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Tahu Stirling is LPC’s Māori Development Advisor. This new role is designed to upskill the company in Tikanga Maori, build relationships with local Iwi and develop cultural resources for LPC.
Ko Aoraki te mauka
Ko Waitaki te awa
Ko Kāti Huikau me Ngāi Tūāhuriri ōku hapū
Ko Koukourārata me Tūāhuriri ōku marae
Ko Kāi Tahu, Whānau Apānui, Ngāti Whātua me Ngāti Porou ōku iwi
Ko Ikaraki me Airihi ōku Takata hoki
Ko Tahupōtiki Peter Stirling ahau
“In my role, I think I’m in a unique position to pass on knowledge and unify the team,” Tahu says. He’s developed a waiata and is creating a haka which will help to build a unique LPC company culture.
“The waiata is ours – it talks about supporting everyone, helping them to prosper and become more sustainable while bringing back the penguins and dolphins,” Tahu says.
“I think that cultural training gives the staff here another feather in their cap. I feel lucky to work with such a diverse group of people and I think that when you learn about another culture it’s also about discovering oneself and the intrinsic principles in your own culture that show how we are not so different after all. This is a diverse place and the culture is the glue that holds it together.”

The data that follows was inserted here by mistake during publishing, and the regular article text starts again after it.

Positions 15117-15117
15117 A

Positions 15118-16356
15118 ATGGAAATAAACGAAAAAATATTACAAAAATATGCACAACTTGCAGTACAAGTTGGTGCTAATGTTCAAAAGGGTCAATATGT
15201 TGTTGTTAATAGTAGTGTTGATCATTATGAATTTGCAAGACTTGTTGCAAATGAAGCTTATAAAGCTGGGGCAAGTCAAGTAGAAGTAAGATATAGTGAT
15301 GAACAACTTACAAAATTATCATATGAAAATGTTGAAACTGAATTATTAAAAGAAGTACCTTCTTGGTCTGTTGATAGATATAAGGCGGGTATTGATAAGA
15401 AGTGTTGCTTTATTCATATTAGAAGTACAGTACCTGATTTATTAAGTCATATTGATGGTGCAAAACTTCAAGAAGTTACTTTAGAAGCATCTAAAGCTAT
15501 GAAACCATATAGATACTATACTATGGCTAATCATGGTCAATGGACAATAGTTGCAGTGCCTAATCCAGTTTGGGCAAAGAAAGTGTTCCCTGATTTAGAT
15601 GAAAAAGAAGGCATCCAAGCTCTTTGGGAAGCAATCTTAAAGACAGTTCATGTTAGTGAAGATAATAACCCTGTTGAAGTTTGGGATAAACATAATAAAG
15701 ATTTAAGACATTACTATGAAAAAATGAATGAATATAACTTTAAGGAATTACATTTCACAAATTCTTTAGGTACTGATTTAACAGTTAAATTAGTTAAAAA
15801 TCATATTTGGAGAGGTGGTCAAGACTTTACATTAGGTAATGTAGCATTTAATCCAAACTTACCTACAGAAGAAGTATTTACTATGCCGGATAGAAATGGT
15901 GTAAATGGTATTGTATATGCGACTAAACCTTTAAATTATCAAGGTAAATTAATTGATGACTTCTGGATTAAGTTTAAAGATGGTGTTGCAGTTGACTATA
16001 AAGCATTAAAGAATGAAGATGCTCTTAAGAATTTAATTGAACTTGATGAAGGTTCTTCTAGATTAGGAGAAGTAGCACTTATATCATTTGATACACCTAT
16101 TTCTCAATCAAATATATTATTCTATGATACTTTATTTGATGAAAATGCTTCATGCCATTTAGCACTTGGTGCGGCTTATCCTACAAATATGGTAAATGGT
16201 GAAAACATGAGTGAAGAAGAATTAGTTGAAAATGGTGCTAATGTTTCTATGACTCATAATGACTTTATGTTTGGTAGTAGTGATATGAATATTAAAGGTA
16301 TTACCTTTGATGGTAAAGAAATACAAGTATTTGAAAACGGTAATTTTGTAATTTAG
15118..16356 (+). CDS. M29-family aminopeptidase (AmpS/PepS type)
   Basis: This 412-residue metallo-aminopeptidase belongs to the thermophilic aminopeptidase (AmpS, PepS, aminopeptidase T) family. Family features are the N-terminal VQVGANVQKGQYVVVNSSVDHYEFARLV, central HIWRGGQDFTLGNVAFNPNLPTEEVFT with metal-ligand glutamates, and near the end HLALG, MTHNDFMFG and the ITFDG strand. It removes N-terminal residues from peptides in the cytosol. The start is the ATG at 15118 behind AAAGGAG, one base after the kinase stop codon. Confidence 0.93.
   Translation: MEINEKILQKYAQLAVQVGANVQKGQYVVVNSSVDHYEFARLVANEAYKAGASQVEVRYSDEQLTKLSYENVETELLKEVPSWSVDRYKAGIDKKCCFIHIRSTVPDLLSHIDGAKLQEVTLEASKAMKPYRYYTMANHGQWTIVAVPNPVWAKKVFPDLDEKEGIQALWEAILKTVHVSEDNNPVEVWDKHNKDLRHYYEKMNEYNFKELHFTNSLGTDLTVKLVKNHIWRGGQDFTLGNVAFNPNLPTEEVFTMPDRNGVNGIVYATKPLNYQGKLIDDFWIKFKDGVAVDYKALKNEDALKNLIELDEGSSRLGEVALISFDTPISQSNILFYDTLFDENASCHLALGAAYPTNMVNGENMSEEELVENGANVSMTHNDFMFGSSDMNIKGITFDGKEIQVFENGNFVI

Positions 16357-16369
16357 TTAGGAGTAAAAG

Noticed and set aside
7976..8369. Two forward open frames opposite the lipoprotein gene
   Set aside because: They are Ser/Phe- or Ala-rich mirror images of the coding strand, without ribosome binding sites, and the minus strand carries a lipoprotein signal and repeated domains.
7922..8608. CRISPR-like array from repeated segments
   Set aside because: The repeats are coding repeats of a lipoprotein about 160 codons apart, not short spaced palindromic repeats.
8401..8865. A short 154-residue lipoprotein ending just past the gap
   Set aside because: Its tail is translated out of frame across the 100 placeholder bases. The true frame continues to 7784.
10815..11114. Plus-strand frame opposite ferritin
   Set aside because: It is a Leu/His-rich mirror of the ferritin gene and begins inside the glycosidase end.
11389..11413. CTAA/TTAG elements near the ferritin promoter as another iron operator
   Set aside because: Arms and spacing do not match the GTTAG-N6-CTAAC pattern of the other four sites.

Tahu has a long history with LPC. His father and his uncle worked at the port 50 years ago and his brother has been with the company for 30 years.
Tahu’s father Dr Ropata Wahawaha Stirling QSM was Te Upoko Runaka Ki Ōtautahi and would regularly perform formal welcomes to manuhiri / visitors coming to Christchurch. “My father would be proud of this work I’m doing that he helped to start.”
Tahu’s first job was with the port. “When I was 15 and on school break, I was a seagull, or a non-registered labourer. The work back then was very labour intensive, unloading from rail wagons to the ship, going into the hull of the ship to pack the produce and visa versa, it was hard, satisfying work.”
Since then, Tahu has worked in health and education and community organisations. He was a Māori health promoter and helped to campaign for smokefree legislation. He was also part of the team that founded TahuFM 30 years ago, to give Māori language a public broadcasting platform.
“If you don’t have a language, you don’t have a culture,” Tahu says.
After his father was not allowed to speak Te Reo Māori at school, Tahu was determined to raise his children as fluent speakers, and so took them to total immersion schools.
“I think that everything I’ve done – every experience, skill and position – has led me to this point and I’m excited to be able to utilise those things in my role here,” Tahu says.
One part of that role is to build the relationship between LPC and Ngai Tahu around their shared goals of a healthy harbour.
Tahu says the port is a special place to work. He appreciates the history of Lyttelton and is keen to use his role to celebrate the uniqueness and diversity of the company.